Fittingly, it is a game that will play a key role in determining who brings home the conference title. Entering the weekend, the top four teams in the conference were separated by a game and a half with the Spartans holding a half-game lead on everyone else. OSU's nine-game conference winning streak came to an end Wednesday night against Purdue, while the Spartans have won two straight after a three-game losing streak.
MSU head coach Tom Izzo said this scenario for the two teams is more or less what he expected when the season began.
"I do know they are playing awfully well and I think at the beginning of the year I thought they would be one of the more improved teams," he said. "What Thad has done a good job of is playing with such limited minutes for other people. They're almost like the iron five. It's been incredible."
On Monday, Izzo said he had not yet seriously studied any OSU film but said he had occasionally watched the Buckeyes on television. Friday, OSU head coach Thad Matta said the same was true on his end.
Although Izzo said he felt it was an unusual situation in that regard, Matta said his approach to the season would be the same for this game as the previous 14.
"You've got your routine as a coach and the players have a routine," he said. "This is the next opponent. You know you're going to play 18 of them and when the game ends, you come in and they queue up the film and away you go."
After dropping a three-point decision at home against the Boilermakers, the Buckeyes entered the weekend no longer controlling their own destiny in their quest to win a conference title. A win against the Spartans is necessary for OSU to have any realistic chance of bringing home a championship.
Matta said he has not addressed that situation with his players.
" ‘It's a big game because it's the next game' is how I view it," he said. "I think these guys are more dialed in about who is the next opponent: ‘It's Michigan State. They're a great basketball team, but we've got to play them.' That's how it is."
The Buckeyes have not won at East Lansing since the 2006-07 season. The only active member of that year's team on this year's roster is junior forward David Lighty. Asked about the environment at MSU, Lighty said, "It's crazy. It's hectic up there. They have a lot of atmosphere. They heckle you a lot but that's just college basketball. When you go there, you feel what college basketball is about."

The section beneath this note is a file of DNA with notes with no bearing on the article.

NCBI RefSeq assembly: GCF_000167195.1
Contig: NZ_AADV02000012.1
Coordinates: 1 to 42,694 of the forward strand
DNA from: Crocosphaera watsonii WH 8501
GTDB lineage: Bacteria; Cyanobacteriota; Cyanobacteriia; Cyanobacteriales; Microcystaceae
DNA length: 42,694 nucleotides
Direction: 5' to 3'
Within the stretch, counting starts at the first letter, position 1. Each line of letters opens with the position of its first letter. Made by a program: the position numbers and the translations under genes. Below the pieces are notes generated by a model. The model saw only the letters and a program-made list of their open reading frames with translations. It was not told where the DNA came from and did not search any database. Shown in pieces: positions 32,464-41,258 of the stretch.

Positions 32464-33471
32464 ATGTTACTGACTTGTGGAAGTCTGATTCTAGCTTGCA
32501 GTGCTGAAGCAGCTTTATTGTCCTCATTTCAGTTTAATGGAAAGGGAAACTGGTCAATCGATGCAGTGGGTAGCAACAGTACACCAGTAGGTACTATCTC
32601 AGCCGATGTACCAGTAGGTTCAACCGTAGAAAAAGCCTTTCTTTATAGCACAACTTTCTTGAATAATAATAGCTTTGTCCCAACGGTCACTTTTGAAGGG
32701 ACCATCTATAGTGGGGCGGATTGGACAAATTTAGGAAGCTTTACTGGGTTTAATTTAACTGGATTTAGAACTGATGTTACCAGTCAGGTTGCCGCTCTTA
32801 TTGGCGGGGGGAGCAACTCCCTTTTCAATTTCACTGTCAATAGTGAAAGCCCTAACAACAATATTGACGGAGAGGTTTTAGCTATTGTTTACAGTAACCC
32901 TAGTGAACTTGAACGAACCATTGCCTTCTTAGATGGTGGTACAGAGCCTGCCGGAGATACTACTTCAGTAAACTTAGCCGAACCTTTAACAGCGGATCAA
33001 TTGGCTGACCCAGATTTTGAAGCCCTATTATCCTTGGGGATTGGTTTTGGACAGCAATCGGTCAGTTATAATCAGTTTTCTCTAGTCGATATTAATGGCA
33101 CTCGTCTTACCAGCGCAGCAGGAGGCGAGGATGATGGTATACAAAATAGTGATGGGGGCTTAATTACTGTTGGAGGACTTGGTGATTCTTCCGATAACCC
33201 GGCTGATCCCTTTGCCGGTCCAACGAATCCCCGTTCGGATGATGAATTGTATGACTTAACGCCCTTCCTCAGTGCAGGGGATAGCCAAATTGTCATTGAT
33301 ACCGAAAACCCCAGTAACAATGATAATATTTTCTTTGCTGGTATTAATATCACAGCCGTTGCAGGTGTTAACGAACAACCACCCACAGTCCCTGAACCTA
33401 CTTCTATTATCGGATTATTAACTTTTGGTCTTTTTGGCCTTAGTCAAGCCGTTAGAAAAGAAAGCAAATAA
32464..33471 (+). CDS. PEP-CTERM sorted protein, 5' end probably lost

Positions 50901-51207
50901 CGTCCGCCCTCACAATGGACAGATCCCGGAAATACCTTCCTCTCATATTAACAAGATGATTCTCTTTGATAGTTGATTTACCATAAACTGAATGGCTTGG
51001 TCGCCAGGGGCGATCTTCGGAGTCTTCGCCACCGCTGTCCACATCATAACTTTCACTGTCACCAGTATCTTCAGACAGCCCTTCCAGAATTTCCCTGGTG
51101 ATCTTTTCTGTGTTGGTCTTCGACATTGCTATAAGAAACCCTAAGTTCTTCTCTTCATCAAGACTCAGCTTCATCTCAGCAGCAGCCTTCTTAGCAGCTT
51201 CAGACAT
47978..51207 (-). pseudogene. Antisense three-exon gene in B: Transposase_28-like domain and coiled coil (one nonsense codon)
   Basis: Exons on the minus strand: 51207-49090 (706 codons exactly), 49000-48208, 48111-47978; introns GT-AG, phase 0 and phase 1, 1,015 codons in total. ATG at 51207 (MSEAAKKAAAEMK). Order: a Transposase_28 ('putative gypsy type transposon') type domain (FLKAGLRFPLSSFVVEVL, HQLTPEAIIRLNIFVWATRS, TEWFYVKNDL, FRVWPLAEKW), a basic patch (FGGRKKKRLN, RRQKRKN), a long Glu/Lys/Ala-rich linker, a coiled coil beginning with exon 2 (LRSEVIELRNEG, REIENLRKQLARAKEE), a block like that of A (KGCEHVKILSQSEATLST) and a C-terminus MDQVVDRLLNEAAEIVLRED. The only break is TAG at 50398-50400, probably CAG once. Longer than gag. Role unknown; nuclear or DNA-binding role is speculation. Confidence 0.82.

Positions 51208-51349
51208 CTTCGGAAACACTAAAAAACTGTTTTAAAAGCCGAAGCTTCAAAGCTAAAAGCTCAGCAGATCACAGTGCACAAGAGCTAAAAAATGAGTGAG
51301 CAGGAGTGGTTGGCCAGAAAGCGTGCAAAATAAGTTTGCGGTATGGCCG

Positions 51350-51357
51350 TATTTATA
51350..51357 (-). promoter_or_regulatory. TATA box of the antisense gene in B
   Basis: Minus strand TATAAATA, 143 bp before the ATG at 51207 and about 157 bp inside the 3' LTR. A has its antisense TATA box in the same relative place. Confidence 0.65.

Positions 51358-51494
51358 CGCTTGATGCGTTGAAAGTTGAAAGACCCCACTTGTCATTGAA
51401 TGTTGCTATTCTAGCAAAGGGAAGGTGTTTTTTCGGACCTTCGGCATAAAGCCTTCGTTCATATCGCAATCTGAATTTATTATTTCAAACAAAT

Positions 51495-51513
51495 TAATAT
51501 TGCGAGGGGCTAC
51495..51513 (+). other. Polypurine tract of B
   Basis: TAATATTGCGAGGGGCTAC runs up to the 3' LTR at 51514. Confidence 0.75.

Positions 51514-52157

OSU's last two road games against the Spartans have been early-January contests during which school has not been in session, according to junior guard Evan Turner. As a result, Turner said he feels the environment will be unlike what he has previously experienced in two losses at the Breslin Center.
Both teams have played without their key players this season. OSU lost Turner for six games to a back injury, while the Spartans lost reigning Big Ten player of the year Kalin Lucas for parts of two games while he battled an ankle injury.
"With (Lucas) or without him, they're still a good team," Lighty said. "They've been playing real good basketball and he's getting healthier and healthier each day so that's just going to make them that much better."
Conversely, Izzo classified OSU's starters as ironmen for the fact that the Buckeyes are guaranteed to play no more than six players on any given night.
"Turner is a great player and he's got the perfect combination with the shooters on the wings and a guy like (Dallas) Lauderdale who can bang inside," the coach said. "The only thing they don't have is great depth, but everything else they've done a marvelous job."
With Lucas and Turner ready to battle, Lighty said there are a few similarities between the two teams but one key difference.
"They like to push it up and down like we do," the OSU forward said. "They like to get real physical down low on the block and in the post. They're like us, pretty much, and they're from the state up north so I'm sure we really don't like them. We've got to get a win."